We say it a lot around here: Steve Gleason is one incredible dude. The all-time Coug and former New Orleans Saint has been living with ALS for the past couple of years, and he never ceases to amaze in both his attitude towards life and what he's still accomplishing with that life.
Another chapter came this morning, when Gleason filled in for NFL writer Peter King by writing his weekly Monday Morning Quarterback feature. If you're wondering how a man with no use of his extremities or own vocal cords composed a 4,500-word column, well, here you go:
I have a tablet PC attached to my power wheelchair. This tablet, my command center, sits about 18 inches from my face. At the base of my tablet, I have a black bar that houses infrared cameras that track my pupils. From there, I have a toolbar on the right side of my tablet screen that has mouse commands: left click, right click, double click, etc. So, I look at my on-screen commands for half a second, and those commands select. Then I look wherever I want to click on screen. For example, if I want to minimize my Spotify application, I look at the "left click" command, then gaze at the app's minimize button. If I want to read today's MMQB column, I select the scroll button from my on-screen commands, then gaze at an area in the column. The technology senses where my eyes are as I read, and automatically scrolls down the page accordingly.
It works the same way with my keyboard. This is how I speak: I type whatever nonsense comes to mind, click "speak," and a synthetic voice that sounds hauntingly like my old voice belts out the nonsense for all to hear.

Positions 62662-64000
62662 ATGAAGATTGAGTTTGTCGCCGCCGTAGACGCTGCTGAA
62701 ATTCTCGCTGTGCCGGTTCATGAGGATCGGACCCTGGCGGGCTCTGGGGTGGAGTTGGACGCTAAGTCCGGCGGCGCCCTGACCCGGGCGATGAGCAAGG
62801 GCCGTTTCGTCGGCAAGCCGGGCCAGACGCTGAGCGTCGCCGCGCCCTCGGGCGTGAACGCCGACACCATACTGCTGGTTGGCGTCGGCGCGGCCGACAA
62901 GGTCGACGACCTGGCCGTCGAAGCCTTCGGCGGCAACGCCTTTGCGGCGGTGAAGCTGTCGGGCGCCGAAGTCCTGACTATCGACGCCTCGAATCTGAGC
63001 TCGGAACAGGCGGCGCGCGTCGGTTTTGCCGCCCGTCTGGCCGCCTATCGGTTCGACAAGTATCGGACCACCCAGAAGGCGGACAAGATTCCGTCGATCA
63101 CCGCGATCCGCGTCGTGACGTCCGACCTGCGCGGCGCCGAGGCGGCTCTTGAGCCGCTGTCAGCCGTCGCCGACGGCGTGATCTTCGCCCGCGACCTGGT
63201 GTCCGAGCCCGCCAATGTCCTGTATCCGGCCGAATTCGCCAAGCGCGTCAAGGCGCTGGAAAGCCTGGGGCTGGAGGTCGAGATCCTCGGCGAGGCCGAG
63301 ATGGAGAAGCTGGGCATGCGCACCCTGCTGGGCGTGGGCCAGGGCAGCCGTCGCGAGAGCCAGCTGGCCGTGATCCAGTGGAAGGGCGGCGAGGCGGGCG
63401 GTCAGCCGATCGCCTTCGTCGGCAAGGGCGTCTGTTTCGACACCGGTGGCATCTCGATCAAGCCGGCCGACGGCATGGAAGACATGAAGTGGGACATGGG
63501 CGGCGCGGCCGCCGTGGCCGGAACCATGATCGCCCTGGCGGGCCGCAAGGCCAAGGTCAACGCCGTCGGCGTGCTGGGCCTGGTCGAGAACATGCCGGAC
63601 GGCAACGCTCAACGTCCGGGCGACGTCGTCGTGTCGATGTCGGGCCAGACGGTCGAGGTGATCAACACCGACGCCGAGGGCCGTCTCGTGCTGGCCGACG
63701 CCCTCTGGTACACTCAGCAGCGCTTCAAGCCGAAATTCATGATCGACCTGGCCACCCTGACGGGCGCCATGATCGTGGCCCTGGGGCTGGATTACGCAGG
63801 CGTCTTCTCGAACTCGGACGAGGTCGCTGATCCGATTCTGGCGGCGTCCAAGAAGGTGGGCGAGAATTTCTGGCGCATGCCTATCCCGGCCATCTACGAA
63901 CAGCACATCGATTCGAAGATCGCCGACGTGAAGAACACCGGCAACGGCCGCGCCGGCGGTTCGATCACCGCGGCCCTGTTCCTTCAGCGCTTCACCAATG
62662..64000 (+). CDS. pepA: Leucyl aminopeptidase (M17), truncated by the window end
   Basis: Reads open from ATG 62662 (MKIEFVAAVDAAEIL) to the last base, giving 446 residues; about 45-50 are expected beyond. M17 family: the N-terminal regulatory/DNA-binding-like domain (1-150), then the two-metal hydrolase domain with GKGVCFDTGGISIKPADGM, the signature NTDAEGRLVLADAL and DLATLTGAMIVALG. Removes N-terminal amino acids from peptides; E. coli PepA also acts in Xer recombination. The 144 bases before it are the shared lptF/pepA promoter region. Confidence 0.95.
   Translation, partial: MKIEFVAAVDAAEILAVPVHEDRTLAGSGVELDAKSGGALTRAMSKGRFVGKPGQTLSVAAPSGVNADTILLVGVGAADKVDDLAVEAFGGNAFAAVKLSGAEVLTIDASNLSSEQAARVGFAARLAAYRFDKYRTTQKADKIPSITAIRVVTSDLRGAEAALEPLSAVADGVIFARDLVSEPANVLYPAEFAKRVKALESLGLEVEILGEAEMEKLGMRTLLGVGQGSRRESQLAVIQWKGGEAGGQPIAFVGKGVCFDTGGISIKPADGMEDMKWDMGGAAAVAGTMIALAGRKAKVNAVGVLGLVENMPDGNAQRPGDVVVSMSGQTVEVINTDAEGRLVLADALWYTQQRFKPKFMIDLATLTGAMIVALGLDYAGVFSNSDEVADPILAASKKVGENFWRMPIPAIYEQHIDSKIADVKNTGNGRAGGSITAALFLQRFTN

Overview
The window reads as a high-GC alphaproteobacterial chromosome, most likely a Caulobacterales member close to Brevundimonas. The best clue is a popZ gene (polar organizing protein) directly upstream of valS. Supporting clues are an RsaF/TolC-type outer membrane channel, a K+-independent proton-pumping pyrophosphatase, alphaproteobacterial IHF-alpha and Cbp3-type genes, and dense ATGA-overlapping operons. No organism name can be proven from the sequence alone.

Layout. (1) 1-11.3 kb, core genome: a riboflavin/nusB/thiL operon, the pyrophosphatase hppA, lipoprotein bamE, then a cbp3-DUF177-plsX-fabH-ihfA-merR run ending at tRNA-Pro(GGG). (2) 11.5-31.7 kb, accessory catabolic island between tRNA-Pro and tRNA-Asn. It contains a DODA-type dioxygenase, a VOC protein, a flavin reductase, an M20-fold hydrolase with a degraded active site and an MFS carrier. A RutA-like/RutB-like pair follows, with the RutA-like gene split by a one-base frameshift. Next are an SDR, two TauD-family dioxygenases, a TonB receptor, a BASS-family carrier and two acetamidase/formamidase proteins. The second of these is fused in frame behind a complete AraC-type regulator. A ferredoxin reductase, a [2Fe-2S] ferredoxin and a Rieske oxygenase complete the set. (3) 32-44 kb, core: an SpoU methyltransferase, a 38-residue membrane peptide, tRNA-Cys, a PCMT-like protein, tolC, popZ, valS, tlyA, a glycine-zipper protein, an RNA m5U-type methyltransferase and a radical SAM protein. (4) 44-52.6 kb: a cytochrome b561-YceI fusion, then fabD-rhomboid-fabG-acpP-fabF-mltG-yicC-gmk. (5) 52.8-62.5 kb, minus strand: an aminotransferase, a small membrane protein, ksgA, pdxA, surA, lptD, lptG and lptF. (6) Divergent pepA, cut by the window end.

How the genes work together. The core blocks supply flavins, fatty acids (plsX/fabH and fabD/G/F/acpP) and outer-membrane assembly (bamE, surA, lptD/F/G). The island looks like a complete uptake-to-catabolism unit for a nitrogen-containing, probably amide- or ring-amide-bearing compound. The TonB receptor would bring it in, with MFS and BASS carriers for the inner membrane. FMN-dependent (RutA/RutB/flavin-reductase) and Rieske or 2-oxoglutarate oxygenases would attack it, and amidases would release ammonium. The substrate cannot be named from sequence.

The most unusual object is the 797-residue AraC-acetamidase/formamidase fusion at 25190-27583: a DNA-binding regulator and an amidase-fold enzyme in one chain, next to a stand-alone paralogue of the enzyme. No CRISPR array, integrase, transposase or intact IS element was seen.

I can crank out about 20 words per minute. For 4,500 words, that's almost four hours to finish this column.
The first thing I thought was, "Man, four hours is a long time." The second thing, though, was "damn, 20 words a minute is actually pretty fast" when you think about that process. Pretty awesome.
Throughout the rest of the piece, Gleason talks about what ALS is, how he's living (and parenting) with it, how he views football's role in his condition, the work that Team Gleason is doing for patients with ALS, and other random thoughts -- including how he got in tight with Pearl Jam. (Hint: It involves another Coug. Because of course it does.)
Please go read it. It's the best thing you'll read all day -- probably all month -- and it's especially informative if you're not as familiar with Gleason's journey as others of us.
The coolest part for me as I made my way through it was finding myself forgetting the painstaking process Gleason went through to write it, essentially forgetting the man who wrote it has no use of his limbs. I think that's exactly how he'd like it to be.
Gleason is living one pretty awesome life, but as he says, awesome ain't easy. No white flags. Go Cougs!